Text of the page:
Beitragsservice von ARD, ZDF und Deutschlandradio

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The Beitragsservice von ARD, ZDF und Deutschlandradio (fee collection service of ARD, ZDF and Deutschlandradio) formerly known as GEZ, short for Gebühreneinzugszentrale der öffentlich-rechtlichen Rundfunkanstalten in der Bundesrepublik Deutschland), is a joint organization of Germany's public broadcasting institutions ZDF, Deutschlandradio and the ARD state broadcasting institutions that is located in Cologne. The Beitragsservice von ARD, ZDF und Deutschlandradio is responsible for the collection of license fees. Mandatory license fees for every household are set in the Rundfunkfinanzierungsstaatsvertrag (state treaty on the financing of broadcasting). Since 2013, these fees must be paid by every household in Germany, regardless of whether the household actually has the capability to receive the broadcasts themselves.

Organization[edit]

The Beitragsservice von ARD, ZDF und Deutschlandradio is an association of administrations subject to public law and has no legal capacity. It operates as a joint data center of the ARD state broadcasting institutions, the ZDF and Deutschlandradio, and is entrusted to conduct administrative duties in the collection of license fees. It was created by an administrative agreement.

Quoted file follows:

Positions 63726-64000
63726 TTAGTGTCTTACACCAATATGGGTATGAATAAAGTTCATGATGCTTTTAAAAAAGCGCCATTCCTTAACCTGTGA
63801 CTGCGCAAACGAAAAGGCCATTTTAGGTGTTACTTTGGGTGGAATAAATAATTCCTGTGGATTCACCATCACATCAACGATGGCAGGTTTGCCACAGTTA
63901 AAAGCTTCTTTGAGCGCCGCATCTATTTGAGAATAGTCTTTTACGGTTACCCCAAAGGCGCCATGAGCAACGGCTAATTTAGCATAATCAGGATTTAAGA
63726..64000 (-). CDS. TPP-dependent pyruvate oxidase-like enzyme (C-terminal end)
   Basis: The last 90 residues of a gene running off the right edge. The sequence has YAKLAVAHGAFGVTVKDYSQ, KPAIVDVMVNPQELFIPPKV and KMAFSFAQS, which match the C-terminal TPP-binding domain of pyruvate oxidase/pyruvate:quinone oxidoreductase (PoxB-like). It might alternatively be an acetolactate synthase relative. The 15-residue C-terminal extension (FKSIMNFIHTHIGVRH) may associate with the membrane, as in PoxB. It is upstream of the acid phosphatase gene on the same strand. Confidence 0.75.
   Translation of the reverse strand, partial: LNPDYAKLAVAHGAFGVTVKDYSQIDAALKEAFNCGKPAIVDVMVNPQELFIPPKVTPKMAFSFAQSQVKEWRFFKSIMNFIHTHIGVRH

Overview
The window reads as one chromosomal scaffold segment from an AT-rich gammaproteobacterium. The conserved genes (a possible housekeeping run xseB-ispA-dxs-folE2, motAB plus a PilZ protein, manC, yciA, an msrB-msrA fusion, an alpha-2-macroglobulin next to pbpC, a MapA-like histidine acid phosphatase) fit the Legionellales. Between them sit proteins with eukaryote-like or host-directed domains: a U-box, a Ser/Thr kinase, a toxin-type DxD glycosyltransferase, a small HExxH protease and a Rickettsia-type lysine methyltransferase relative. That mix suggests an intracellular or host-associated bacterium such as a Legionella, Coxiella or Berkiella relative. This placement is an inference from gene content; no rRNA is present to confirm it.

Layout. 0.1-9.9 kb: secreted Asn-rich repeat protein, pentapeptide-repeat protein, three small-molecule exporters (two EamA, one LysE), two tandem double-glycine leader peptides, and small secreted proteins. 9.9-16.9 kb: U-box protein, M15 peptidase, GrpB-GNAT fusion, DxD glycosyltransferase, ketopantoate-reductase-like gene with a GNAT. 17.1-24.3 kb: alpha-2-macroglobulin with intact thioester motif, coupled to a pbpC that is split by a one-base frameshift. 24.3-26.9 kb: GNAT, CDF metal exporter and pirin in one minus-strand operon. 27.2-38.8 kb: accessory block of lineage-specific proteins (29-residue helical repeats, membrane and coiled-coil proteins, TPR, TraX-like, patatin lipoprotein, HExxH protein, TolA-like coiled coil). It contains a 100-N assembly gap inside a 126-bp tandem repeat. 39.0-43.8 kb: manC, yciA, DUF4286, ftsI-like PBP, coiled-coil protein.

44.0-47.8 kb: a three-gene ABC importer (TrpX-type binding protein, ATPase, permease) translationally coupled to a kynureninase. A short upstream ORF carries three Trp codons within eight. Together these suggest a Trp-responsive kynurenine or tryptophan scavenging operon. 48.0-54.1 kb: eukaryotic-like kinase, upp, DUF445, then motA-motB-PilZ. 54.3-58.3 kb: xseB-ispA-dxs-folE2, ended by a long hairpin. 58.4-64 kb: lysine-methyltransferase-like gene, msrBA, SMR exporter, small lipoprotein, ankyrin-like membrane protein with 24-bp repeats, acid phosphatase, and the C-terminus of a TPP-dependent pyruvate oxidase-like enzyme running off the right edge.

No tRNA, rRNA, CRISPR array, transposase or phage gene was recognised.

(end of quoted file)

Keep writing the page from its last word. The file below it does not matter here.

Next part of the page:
The Beitragsservice von ARD, ZDF und Deutschlandradio is therefore not a legal entity of its own, but a part of the public broadcasting institutions. However, the Beitragsservice von ARD, ZDF und Deutschlandradio is a public authority in the material sense according to the Administrative Procedures Act Of The Federal Republic Of Germany (VwVfG), because it is charged with conducting tasks of public administration. It conducts these tasks on behalf of the state broadcasting institutions.

Tasks[edit]

Since January 1, 1976, the Beitragsservice von ARD, ZDF und Deutschlandradio (before 2013: GEZ) is charged with the collection of Rundfunkgebühren (broadcast license fees) as set in the Rundfunkfinanzierungsstaatsvertrag (state treaty on the financing of broadcasting). This had previously been the responsibility of Deutsche Bundespost (German federal post office). The GEZ's tasks in detail were:

  • Collection of license fees (obtaining license fees in arrears, handling of payments)
  • Remission of license fees
  • Planning of license fees
  • Customer care


On December 31, 1976, 18.5 million TV sets and 20.4 million radios were registered in the Federal Republic of Germany.

Planning of license fees[edit]